3. Pay attention to the foods you eat.
I’m sure you’ve heard dermatologists and skin care gurus say that diet has nothing to do with common skin issues, such as acne. The truth is there are a growing number of researches that debunk this popular belief. It’s even said that acne is a disease of the Western society.
But before you violently react, there’s actually a study conducted by Dr. Loren Cordain and colleagues that proves it. They focused their study on two non-westernized societies: the Papua New Guinea Kitavan Islanders and the Paraguay Aché hunter-gatherers, which have zero acne prevalence.
The Western diet usually includes foods rich in saturated and trans-fatty acids.
What does nutrition has to do with those huge pores on your nose?
Nutrition doesn’t really affect the size of your pores. But, it does play a crucial role in the amount of sebum your glands produce, which can directly influence the size of your pores. Interestingly, your dietary intake pattern can also influence your skin type.
A study published in the Korean Journal of Community Nutrition enrolled 58 subjects. They were categorized into four skin type groups: the dry skin group (19 students), the combination skin group (11 students), the acne group (17 students), and the oily skin group (11 students).
What did the researchers discovered?
- They found out that the oily skin group has a higher dietary intake of fatty and energy-giving foods compared to the dry skin group.
- The blood cholesterol level of the oily skin group was higher than that of the combination skin group.
- And the combination skin group had a higher intake of vitamin C than the dry skin group.
These studies are just a few proofs that the foods you eat will show on your skin. That’s why it’s important that you try to fill your plate with foods that promote healthy skin.
Foods to Avoid and Eat for Smoother and Clearer Skin
1.) Avoid: Fatty Foods
Foods containing high amounts of fats could trigger the production of hormones, like androgens, which could increase oil excretion that could lead to acne formation and clogged pores.
- Palm oil
- Animal fats
- Whip cream
- Processed meats
- Cured meats
2.) Eat: Fatty Acid-Rich Foods
Unlike foods rich in bad fats, fatty acid-rich foods help control the production of the androgen male hormones in order to prevent increase oil production. Here are some examples:
- Dark green leafy vegetables
- Brussels sprouts
- Wheat germ oil
3.) Avoid: Foods with High Glycemic Index
Simply put, a glycemic index tells you how fast a certain food will raise your blood sugar levels. You don’t want to consume foods that have high glycemic index in this particular case because they’ll aggravate acne and promote inflammation.
- White bread
- Black bread
- Wafer biscuits
- Breakfast cereals
- Jelly beans
- Ice cream
4.) Eat: High Fiber Foods
Corn, avocado, blueberries, apples (with skin), grapefruits, beans, and whole wheat pasta are just a few examples of high fiber foods that you can add to your daily diet. They’re good for fighting against huge pores on the nose. They help keep your body’s digestive process in better shape. This in turn prevents toxin buildup, which will ultimately show on your skin.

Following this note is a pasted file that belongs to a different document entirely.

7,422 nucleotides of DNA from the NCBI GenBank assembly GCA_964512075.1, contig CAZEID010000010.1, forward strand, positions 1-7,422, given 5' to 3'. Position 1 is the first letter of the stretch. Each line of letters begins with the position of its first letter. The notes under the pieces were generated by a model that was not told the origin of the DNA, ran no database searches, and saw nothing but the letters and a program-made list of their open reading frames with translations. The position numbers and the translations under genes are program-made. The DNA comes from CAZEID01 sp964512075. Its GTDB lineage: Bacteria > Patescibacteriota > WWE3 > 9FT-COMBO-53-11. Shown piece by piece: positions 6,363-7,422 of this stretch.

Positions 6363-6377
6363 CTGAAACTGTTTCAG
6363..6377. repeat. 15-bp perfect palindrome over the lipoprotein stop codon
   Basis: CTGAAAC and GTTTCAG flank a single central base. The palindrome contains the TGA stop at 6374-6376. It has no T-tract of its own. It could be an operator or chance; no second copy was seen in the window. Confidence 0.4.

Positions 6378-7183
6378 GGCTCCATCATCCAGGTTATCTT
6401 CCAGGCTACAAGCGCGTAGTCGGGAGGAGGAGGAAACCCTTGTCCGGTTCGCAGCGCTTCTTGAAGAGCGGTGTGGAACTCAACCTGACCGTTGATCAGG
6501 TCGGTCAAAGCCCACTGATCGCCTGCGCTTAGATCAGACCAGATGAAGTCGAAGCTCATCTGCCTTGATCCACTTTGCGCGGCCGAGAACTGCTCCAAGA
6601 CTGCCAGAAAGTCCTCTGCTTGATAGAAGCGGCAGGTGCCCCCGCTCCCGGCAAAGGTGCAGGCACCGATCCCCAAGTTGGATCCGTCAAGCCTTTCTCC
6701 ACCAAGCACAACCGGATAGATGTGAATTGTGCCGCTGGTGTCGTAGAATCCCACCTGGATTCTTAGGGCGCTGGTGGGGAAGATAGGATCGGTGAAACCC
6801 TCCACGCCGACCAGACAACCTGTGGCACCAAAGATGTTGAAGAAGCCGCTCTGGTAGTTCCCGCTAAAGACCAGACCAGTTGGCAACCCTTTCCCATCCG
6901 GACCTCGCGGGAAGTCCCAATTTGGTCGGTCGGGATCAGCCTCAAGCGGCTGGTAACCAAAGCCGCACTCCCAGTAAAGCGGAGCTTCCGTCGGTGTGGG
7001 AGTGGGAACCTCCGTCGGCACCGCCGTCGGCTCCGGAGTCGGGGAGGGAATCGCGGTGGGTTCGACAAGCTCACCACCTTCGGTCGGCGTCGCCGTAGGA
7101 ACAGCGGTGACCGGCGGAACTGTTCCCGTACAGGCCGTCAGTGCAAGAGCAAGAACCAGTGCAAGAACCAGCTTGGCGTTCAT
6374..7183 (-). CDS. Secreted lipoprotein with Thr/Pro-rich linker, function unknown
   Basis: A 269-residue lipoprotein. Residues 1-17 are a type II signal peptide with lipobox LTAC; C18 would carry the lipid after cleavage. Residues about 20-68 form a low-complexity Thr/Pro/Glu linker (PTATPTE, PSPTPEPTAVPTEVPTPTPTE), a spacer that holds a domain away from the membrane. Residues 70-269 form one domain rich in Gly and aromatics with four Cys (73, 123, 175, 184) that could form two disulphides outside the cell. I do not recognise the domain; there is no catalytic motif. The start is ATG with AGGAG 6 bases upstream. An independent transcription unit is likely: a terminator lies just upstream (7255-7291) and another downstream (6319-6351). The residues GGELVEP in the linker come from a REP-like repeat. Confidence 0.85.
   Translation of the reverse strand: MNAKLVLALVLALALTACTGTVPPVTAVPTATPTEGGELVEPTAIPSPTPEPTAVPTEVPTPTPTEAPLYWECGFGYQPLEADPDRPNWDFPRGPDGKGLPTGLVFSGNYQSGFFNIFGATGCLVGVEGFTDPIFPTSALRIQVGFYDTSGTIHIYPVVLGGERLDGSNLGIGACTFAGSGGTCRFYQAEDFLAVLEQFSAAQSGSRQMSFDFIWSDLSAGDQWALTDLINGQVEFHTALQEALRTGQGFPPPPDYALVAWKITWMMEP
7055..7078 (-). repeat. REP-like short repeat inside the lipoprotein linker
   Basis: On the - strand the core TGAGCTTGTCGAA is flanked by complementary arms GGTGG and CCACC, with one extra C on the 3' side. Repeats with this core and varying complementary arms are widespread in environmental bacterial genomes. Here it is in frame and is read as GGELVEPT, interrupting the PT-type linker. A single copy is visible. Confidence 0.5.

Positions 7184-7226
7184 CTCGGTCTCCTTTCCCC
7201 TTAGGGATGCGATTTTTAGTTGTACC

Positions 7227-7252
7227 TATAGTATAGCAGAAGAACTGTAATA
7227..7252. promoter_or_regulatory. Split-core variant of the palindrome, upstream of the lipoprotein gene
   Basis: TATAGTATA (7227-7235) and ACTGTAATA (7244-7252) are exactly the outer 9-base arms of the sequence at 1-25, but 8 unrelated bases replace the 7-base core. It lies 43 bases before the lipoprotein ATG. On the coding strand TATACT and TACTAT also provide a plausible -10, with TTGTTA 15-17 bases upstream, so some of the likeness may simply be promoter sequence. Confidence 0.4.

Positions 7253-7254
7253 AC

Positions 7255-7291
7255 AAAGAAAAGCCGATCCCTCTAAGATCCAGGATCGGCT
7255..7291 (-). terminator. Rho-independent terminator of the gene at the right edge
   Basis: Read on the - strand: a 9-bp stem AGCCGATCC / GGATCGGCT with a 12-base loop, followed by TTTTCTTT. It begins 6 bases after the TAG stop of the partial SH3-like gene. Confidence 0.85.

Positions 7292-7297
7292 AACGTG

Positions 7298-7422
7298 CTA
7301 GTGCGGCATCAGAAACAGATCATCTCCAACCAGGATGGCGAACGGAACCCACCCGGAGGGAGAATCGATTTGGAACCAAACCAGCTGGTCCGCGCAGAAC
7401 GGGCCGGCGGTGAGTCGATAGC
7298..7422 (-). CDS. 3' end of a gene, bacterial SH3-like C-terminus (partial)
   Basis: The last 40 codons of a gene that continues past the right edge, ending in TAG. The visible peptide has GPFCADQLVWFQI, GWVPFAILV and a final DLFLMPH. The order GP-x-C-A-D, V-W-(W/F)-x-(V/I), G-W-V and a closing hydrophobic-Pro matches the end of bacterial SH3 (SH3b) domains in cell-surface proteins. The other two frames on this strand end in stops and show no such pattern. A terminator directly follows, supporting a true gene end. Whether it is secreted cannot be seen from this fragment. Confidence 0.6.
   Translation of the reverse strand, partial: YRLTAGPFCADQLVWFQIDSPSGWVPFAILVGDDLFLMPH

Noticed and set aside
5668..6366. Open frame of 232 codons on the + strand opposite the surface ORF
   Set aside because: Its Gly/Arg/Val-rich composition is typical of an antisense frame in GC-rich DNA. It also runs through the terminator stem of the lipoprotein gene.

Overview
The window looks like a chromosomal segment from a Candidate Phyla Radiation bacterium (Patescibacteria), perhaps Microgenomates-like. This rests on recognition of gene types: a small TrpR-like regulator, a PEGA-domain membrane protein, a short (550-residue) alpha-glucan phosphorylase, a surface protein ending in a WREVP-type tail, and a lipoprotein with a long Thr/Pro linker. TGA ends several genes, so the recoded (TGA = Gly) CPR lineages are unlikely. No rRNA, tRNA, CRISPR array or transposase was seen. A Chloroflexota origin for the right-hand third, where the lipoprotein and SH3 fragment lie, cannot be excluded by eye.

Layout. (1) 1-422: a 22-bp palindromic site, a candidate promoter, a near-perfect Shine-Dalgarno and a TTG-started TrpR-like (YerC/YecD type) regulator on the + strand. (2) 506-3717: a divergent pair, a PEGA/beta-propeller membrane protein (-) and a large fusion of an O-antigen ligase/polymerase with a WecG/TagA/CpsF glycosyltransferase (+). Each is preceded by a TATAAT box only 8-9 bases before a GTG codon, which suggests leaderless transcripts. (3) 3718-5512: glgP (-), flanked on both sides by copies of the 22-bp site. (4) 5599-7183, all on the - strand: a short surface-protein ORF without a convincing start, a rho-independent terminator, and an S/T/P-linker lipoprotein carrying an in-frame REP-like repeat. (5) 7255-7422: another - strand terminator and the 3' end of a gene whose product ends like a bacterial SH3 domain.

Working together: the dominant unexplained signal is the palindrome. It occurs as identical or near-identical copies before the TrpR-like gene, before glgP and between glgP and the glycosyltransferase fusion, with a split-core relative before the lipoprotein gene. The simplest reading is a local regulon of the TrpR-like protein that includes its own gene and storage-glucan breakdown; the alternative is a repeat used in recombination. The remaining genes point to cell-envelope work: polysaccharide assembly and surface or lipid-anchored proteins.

5.) Eat: Foods Rich in Zinc and Vitamins A, B, and E
These nutrients will promote skin regeneration and control the functions of your oil glands. Some of these foods you could consider are spinach, carrots, tofu, beef liver, mackerel, red meat (beef), soybeans, mangoes, and tomatoes.
4. Apply astringent herbs for enlarged pores on the nose.
Astringents are recommended for people with oily skin. Basically, it works by constricting body tissues and draw them together. This causes your skin to tighten and the pores to get smaller. The only downside is that it can be drying, if used in excessive amounts.
1.) Lemon Juice
Combine ½ tablespoon of lemon juice with 1 tablespoon of raw honey. Apply the mixture on your nose, and then let it sit for 10 to 15 minutes. Rinse with cool water to shrink the pores even more. Don’t forget to moisturize after. Store the excess mixture in the fridge for later use.
Warning: Lemon juice can be strong, so don’t forget to dilute it and do a skin patch test first.
Mash or grate 2 slices of fresh cucumber. Soak the mashed cucumber in 2 ounces of rose water. Place in the fridge for 45 minutes. After, apply it on your nose then let it sit for 15 to 20 minutes. If there’s any leftover, you can store it in the fridge, but it’s only good to use for 2 to 4 days.
3.) Tomato Juice
I suggest you use fresh tomato juice, not the canned type. To whip up your own tomato juice astringent, mash 2 slices of tomato, and then strain it. Mix with 1 ½ tablespoons of plain yogurt. Spread the mixture on your nose, including the skin near it. Leave it for 15 minutes before rinsing with room temperature water.
4.) Green Tea
You can buy green tea pore strips online, but if you prefer to make your own, then here’s a recipe you can follow: Combine 2 tablespoons of green tea, ½ tablespoon runny honey, and 1 tablespoon of plain yogurt. Mix well, and then apply to your nose. Leave it for 10 to 15 minutes. Rinse with cool water.
Bad news: Despite popular belief, there are no natural or over-the-counter products that could totally shrink or close your pores.
Good news: There are remedies that could make your nose pores appear smaller, clearer, and smoother. And one of the best ways you could do to solve the problem is to follow a skin care regimen that’ll effectively remove excess oil and dirt and unclog the pores.